As our week of extensive Oscar coverage continues, we’re pitting the Best Picture nominated films against each other, two at a time, to see how they compare. In this installment, it’s the turn of James Marsh’s The Theory of Everything and Morten Tyldum’s The Imitation Game. How are these films alike, how do they differ, and which is more successful in telling its very unique story?
THE SUFFERING BRITISH GENIUSES
More than any other pair of major films released in 2014, James Marsh’s Theory of Everything and Morten Tyldum’s Imitation Game are virtually interchangeable. They both document the difficult lives of two well-respected British scientists, faced with great personal struggle as they attempted to make tremendous breakthroughs in their respective fields. The stars of both films, Eddie Redmayne and Benedict Cumberbatch, are both nominated for Best Actor and their female co-stars- Felicity Jones and Keira Knightley- are recognised in the Best Actress and Supporting Actress categories. This already tells us something: Eddie Redmayne shares the “Leading…” billing with Jones, while Cumberbatch has been nominated as the sole star of his film. It is Cumberbatch who gives the better performance- by far. Redmayne’s portrayal of Stephen Hawking involves a lot of gurning, shaking and other exaggerated expressions of disability. As Robert Downey Jr.’s Tropic Thunder character would quite offensively say, he “goes full retard”. This is the sort of overacting that usually wins an actor an Oscar, and Stephen and Jane Hawking’s glowing support for the film hasn’t exactly hindered its chances.
Cumberbatch, while no means a deserved nominee for Best Actor, brings a substantially higher level of subtlety to Alan Turing than Redmayne to Hawking. This may be because Turing was quite a quiet, subdued man with little in the way of LOUD CHARACTERISTICS, but its a role that had the potential/serious risk of becoming very Sheldon Cooper/Abed Nadir in its Aspergers-yness. Cumberbatch fights this in the first few scenes, holding back facial twitches and a horrendous, lurking lip curl. He gets over it soon and is excellent for the remainder of the film.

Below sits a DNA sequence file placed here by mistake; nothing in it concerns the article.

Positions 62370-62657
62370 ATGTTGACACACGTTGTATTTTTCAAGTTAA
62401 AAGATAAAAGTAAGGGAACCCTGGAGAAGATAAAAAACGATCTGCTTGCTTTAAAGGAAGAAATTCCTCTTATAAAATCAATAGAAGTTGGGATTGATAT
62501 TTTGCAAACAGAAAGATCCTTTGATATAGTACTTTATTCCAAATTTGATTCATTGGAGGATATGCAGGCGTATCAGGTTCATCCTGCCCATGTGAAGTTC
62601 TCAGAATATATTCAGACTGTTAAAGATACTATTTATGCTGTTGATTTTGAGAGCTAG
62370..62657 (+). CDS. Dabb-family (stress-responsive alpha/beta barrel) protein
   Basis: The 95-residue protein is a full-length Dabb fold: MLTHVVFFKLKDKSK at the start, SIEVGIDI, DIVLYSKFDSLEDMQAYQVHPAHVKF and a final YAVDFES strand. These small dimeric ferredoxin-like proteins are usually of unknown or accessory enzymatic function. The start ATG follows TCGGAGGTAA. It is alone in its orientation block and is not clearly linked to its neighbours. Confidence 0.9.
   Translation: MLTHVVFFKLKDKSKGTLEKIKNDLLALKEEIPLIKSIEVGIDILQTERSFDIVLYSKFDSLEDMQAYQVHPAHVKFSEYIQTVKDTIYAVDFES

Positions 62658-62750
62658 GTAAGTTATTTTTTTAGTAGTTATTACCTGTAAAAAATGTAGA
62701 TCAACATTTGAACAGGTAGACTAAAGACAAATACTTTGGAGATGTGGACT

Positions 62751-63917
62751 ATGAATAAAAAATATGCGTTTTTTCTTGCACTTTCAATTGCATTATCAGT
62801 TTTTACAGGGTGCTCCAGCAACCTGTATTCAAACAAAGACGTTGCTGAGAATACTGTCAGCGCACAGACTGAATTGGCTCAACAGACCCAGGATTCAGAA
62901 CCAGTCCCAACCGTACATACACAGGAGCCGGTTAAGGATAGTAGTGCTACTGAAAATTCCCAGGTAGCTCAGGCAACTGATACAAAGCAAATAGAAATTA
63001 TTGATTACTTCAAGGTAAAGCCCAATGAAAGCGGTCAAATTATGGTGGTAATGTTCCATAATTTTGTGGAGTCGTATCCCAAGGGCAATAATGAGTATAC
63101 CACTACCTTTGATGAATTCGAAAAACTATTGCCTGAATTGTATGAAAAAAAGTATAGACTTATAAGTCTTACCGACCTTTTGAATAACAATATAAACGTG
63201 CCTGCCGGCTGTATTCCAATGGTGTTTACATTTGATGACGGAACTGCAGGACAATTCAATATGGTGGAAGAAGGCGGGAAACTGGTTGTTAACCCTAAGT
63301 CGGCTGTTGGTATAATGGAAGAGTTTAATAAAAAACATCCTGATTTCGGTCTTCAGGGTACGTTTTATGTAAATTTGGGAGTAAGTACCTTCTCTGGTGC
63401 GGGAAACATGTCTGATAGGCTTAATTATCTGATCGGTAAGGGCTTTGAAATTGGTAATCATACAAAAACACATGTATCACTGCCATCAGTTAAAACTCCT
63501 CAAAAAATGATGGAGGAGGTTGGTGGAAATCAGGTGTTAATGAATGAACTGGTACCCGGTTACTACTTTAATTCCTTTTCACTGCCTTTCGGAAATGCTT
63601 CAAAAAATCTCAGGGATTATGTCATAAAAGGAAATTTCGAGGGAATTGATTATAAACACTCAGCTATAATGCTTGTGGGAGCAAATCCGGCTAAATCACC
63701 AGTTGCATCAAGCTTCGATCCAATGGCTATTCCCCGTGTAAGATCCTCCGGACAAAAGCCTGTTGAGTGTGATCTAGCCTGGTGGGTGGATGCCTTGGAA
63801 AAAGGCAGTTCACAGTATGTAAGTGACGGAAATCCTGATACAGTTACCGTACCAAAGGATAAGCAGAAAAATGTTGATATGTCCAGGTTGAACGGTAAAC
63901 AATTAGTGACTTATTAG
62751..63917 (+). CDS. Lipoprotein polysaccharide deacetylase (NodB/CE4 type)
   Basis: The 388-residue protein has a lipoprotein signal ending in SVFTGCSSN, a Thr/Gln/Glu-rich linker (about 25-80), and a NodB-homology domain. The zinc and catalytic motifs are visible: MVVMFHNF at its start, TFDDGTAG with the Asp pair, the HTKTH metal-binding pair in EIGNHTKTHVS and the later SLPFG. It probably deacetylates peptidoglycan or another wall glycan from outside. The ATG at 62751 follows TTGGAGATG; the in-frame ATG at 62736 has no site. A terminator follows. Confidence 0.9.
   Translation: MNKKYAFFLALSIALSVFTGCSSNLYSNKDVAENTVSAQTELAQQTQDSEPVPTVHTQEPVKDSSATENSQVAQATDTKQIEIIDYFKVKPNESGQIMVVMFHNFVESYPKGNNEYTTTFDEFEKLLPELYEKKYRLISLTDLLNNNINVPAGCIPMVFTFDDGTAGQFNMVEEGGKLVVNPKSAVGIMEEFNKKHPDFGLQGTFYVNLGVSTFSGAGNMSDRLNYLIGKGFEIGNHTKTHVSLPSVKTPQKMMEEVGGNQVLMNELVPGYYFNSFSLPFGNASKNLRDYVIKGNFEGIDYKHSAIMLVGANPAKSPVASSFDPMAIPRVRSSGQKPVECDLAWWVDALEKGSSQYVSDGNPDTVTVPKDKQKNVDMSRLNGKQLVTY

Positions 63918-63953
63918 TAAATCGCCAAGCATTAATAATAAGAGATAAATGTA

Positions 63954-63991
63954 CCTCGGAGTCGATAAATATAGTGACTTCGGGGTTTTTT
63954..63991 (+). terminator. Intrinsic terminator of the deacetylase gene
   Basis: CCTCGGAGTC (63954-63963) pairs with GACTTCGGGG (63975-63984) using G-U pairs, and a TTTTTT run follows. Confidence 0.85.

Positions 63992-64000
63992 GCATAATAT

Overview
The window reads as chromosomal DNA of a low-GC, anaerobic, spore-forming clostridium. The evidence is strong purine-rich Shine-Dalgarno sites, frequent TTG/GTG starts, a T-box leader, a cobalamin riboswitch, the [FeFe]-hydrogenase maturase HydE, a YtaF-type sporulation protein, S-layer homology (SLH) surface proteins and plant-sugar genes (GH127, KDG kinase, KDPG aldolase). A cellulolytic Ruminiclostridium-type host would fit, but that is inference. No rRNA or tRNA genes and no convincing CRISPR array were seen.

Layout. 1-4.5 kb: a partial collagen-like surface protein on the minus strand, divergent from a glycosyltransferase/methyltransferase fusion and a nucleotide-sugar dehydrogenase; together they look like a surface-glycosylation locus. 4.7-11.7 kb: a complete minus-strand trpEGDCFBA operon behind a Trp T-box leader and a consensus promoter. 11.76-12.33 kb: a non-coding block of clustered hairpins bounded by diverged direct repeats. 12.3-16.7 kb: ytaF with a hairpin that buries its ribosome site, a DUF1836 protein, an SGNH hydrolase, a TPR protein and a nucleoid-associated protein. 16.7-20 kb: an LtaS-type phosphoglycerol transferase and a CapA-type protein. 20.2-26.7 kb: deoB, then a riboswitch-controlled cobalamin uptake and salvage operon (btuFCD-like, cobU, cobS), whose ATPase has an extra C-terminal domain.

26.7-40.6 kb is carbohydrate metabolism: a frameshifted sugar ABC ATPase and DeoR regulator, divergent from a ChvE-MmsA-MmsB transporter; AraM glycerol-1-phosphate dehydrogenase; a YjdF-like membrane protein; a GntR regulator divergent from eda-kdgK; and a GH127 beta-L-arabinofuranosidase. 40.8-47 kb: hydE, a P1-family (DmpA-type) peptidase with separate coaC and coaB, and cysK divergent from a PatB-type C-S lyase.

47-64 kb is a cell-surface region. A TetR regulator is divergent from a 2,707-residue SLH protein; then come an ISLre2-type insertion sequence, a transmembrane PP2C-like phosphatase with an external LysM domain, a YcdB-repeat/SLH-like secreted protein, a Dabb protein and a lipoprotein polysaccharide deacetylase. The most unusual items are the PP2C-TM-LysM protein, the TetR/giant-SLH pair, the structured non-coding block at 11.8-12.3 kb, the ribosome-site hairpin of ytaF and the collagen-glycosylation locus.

The Imitation Game is perhaps one of the most unambiguously directed films of all time. Harvey Weinstein was without a doubt the person most in control behind the camera, and everything on screen is 100% unoriginal, from the boring cinematography to the cliché-ridden sets. I was very frustrated at how underwhelming pretty much everything about The Imitation Game was. Its sole defining and redeeming characteristics (and the redemption they bring is extraordinary) are Cumberbatch and Knightley, both terrific and sympathetic throughout, and Alexander Desplat’s heartbreaking score, a close third to Hans Zimmer’s Interstellar work and Desplat himself’s Grand Budapest score for best of the year. Theory, meanwhile, takes a few small risks towards the end, none of which exactly pay off but all of which are more admirable than anything in Imitation Game.
Stephen Hawking, as the film informs us quite aggressively, has lived with a horrific, painful and limiting condition for several decades. The importance of his scientific work is not fully conveyed in the film, and it is hence difficult for one to sympathise with the man beyond his illness. Hawking is still alive and well, appearing in public on a weekly basis it would seem. Alan Turing, on the other hand, was criminalised for his homosexuality despite saving millions of lives during the war through his breakthroughs with intercepting Enigma (of course, these heroic actions should not be necessary for one to not be criminalised for expressing their love for another man!). He committed suicide after being subjected to chemical castration, a period of his life which is shown in the tragic final scenes of the film. It’s heavily debatable as to which man had a harder life- and it shouldn’t be debated by anyone sensible- but a more immediate smaller-scale debate relates to which formulaic, mediocre biopic is a better film….